Crime top of agenda - Government to wage war on gangs
published: Friday | November 15, 2002
By Vernon Daley, Staff Reporter
DESTROYING "THE monster of heinous crime" is high on the list of the Government's priorities, Prime Minister P.J. Patterson said yesterday at the start of the new parliamentary session.
To this end, the Police Force and the military will soon have to report to Parliament regularly on the measures they are taking to tackle the island's ballooning crime problem.
Mr. Patterson, in announcing that Parliament's Internal and External Affairs Committee would be requiring the security forces to give account for their anti-crime plans, periodically, said, "But the actions which must be taken are now in train and we must give the security forces our unequivocal support." He was speaking at yesterday's swearing-in ceremony for Senators and Members of Parliament at Gordon House, Duke Street, central Kingston.
The Prime Minister disclosed also that an oversight committee would be set up to monitor the operations of the National Crime Plan which has been agreed by the Government, Opposition, the Church, the business community as well as other groups within the society.
With more than 900 murders so far this year, many Jamaicans have become panicky, as fear of crime sweeps the society. Earlier this week, Dr. Peter Phillips, the National Security Minister, tried to assure the nation that the Government's soon-to-be-announced crime plan would break the back of escalating crime problem.
Mr. Patterson said that Jamaicans should band together to root out crime and return peace and order to the society.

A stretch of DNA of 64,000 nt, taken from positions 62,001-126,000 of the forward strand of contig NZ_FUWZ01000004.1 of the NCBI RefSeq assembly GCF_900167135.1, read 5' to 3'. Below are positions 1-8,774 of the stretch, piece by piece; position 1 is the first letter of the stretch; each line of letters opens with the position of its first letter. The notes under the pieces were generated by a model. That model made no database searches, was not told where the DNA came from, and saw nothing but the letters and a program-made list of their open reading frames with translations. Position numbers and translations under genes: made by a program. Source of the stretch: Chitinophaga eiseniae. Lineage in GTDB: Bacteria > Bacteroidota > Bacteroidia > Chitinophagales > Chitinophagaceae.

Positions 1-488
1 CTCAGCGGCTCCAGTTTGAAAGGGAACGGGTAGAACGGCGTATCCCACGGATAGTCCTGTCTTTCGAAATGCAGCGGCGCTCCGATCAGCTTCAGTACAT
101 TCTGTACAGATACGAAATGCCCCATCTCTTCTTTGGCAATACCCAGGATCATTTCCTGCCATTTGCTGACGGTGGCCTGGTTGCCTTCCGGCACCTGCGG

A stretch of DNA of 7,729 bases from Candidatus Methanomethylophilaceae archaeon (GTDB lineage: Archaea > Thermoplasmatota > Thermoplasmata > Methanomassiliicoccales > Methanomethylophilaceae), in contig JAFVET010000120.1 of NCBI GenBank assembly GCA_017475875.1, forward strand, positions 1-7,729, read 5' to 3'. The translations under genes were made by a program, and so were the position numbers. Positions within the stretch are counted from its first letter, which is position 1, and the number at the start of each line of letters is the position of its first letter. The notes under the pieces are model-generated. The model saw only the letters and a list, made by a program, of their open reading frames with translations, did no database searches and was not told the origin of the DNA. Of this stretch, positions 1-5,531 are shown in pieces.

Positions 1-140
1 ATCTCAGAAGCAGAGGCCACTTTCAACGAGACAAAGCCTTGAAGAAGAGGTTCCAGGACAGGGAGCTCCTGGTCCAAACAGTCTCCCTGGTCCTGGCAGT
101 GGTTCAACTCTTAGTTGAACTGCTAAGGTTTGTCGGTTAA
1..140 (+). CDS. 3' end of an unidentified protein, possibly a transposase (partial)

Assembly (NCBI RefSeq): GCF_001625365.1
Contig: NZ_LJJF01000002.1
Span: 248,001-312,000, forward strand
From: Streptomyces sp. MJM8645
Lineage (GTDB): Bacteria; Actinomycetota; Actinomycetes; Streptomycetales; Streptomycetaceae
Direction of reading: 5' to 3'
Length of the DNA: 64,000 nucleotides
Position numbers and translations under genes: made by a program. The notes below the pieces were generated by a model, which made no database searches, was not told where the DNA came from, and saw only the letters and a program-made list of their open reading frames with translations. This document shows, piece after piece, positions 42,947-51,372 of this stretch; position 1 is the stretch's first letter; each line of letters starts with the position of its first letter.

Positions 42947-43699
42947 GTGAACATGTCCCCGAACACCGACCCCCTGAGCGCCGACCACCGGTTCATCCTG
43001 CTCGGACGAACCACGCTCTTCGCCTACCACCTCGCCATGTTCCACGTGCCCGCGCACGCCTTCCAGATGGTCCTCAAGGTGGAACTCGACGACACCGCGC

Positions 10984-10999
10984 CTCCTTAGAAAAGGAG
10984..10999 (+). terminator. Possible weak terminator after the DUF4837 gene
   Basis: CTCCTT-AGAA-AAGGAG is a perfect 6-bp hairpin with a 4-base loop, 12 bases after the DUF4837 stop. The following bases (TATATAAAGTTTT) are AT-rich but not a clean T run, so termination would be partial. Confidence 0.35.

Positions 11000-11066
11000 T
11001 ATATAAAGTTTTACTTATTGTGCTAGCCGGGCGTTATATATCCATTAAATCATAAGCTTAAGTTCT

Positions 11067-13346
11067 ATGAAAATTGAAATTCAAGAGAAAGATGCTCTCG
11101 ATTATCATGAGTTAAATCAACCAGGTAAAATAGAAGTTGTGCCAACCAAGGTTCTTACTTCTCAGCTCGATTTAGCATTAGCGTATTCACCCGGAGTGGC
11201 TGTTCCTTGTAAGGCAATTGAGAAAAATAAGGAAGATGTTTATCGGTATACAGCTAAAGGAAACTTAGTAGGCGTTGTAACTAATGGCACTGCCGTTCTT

He said: "High on the list of priorities is containing and then destroying the monster of heinous crime and organized violence, which is tearing at the very heart of our development agenda.
"...The fight against crime has to be undertaken on several fronts. It is a fight in which all people of goodwill must be ranged on the same side. There can be no room for division on this," the Prime Minister said.
Fingerprint legislation as well as legislation to introduce plea bargaining are among the Government's arsenal to curb the growing crime wave.
In addition to crime, the Prime Minister named Constitutional reform, Local Government reform and the building of national unity as the other priorities of his Government over the next term.
A burning constitutional issue to be resolved is the proposed Charter of Rights Bill, which is to replace the present set of rights Jamaicans enjoy under the existing Constitution.
During the last Parliament there was a row between the Government and Opposition over aspects of the Bill. They agreed to meet subsequently to resolve those issues, but those discussions were put on hold pending the October 16 General Election.
"I expect those discussions to take place during this month," the Prime Minister said.
On Local Government, the Prime Minister said reforms needed to be implemented to ensure more meaningful representation at the community level.
"I believe it is important to use this occasion to indicate that we, who have been called upon to represent and serve the people, are ready to work and are determined to work expeditiously to deal with matters of major concern," Mr. Patterson said.
As the country searched for national consensus on important national issues, the Prime Minister said such common ground should not be determined by partisan consideration but by the interest of the country.
He said he wanted to see a society in which all Jamaicans, regardless of race, social origin or political affiliation could feel at home.
"Today I repeat my commitment to the rebuilding of a national spirit," the Prime Minister said.